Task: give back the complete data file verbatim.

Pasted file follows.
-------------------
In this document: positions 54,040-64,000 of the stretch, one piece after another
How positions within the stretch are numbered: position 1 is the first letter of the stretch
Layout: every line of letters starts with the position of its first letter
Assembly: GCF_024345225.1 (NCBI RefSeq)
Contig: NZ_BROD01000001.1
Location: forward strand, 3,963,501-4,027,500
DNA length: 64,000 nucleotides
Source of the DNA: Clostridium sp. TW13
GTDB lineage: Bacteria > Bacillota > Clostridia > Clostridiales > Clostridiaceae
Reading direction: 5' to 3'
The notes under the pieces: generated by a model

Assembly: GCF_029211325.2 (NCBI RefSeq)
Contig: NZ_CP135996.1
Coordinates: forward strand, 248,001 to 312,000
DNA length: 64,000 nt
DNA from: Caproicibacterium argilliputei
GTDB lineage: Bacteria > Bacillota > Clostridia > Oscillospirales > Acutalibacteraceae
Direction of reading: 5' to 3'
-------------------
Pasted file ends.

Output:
In this document: positions 54,040-64,000 of the stretch, one piece after another
How positions within the stretch are numbered: position 1 is the first letter of the stretch
Layout: every line of letters starts with the position of its first letter
Assembly: GCF_024345225.1 (NCBI RefSeq)
Contig: NZ_BROD01000001.1
Location: forward strand, 3,963,501-4,027,500
DNA length: 64,000 nucleotides
Source of the DNA: Clostridium sp. TW13
GTDB lineage: Bacteria > Bacillota > Clostridia > Clostridiales > Clostridiaceae
Reading direction: 5' to 3'
The notes under the pieces: generated by a model

Assembly: GCF_029211325.2 (NCBI RefSeq)
Contig: NZ_CP135996.1
Coordinates: forward strand, 248,001 to 312,000
DNA length: 64,000 nt
DNA from: Caproicibacterium argilliputei
GTDB lineage: Bacteria > Bacillota > Clostridia > Oscillospirales > Acutalibacteraceae
Direction of reading: 5' to 3'